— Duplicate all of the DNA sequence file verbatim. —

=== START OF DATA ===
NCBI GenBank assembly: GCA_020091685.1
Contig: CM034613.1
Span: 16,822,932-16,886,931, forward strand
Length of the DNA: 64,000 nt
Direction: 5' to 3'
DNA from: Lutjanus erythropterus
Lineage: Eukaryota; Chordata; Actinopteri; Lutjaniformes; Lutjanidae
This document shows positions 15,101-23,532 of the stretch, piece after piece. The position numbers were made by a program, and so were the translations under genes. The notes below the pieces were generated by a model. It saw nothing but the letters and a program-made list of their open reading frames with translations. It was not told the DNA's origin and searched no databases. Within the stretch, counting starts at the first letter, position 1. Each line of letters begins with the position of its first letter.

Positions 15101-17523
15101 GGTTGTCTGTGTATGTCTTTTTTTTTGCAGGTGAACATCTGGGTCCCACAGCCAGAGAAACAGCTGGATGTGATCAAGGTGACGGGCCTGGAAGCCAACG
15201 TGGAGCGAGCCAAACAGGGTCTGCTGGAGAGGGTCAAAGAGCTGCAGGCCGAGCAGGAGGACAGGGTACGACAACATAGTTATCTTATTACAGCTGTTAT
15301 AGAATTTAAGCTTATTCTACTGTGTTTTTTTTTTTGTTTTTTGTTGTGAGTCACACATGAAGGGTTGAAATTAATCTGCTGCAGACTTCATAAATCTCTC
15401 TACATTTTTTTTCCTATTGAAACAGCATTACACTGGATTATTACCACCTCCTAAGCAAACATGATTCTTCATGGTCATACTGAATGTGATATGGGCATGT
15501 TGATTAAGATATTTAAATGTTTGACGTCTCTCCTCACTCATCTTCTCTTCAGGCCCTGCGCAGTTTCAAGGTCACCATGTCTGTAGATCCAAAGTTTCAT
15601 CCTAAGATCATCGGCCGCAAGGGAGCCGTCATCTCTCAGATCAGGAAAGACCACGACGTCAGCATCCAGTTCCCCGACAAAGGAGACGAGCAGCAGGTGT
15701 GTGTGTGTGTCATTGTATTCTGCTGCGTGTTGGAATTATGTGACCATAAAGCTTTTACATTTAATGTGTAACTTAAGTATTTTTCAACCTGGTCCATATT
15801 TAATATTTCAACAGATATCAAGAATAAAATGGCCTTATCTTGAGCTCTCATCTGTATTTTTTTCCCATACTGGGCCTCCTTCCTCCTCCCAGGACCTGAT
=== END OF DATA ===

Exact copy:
NCBI GenBank assembly: GCA_020091685.1
Contig: CM034613.1
Span: 16,822,932-16,886,931, forward strand
Length of the DNA: 64,000 nt
Direction: 5' to 3'
DNA from: Lutjanus erythropterus
Lineage: Eukaryota; Chordata; Actinopteri; Lutjaniformes; Lutjanidae
This document shows positions 15,101-23,532 of the stretch, piece after piece. The position numbers were made by a program, and so were the translations under genes. The notes below the pieces were generated by a model. It saw nothing but the letters and a program-made list of their open reading frames with translations. It was not told the DNA's origin and searched no databases. Within the stretch, counting starts at the first letter, position 1. Each line of letters begins with the position of its first letter.

Positions 15101-17523
15101 GGTTGTCTGTGTATGTCTTTTTTTTTGCAGGTGAACATCTGGGTCCCACAGCCAGAGAAACAGCTGGATGTGATCAAGGTGACGGGCCTGGAAGCCAACG
15201 TGGAGCGAGCCAAACAGGGTCTGCTGGAGAGGGTCAAAGAGCTGCAGGCCGAGCAGGAGGACAGGGTACGACAACATAGTTATCTTATTACAGCTGTTAT
15301 AGAATTTAAGCTTATTCTACTGTGTTTTTTTTTTTGTTTTTTGTTGTGAGTCACACATGAAGGGTTGAAATTAATCTGCTGCAGACTTCATAAATCTCTC
15401 TACATTTTTTTTCCTATTGAAACAGCATTACACTGGATTATTACCACCTCCTAAGCAAACATGATTCTTCATGGTCATACTGAATGTGATATGGGCATGT
15501 TGATTAAGATATTTAAATGTTTGACGTCTCTCCTCACTCATCTTCTCTTCAGGCCCTGCGCAGTTTCAAGGTCACCATGTCTGTAGATCCAAAGTTTCAT
15601 CCTAAGATCATCGGCCGCAAGGGAGCCGTCATCTCTCAGATCAGGAAAGACCACGACGTCAGCATCCAGTTCCCCGACAAAGGAGACGAGCAGCAGGTGT
15701 GTGTGTGTGTCATTGTATTCTGCTGCGTGTTGGAATTATGTGACCATAAAGCTTTTACATTTAATGTGTAACTTAAGTATTTTTCAACCTGGTCCATATT
15801 TAATATTTCAACAGATATCAAGAATAAAATGGCCTTATCTTGAGCTCTCATCTGTATTTTTTTCCCATACTGGGCCTCCTTCCTCCTCCCAGGACCTGAT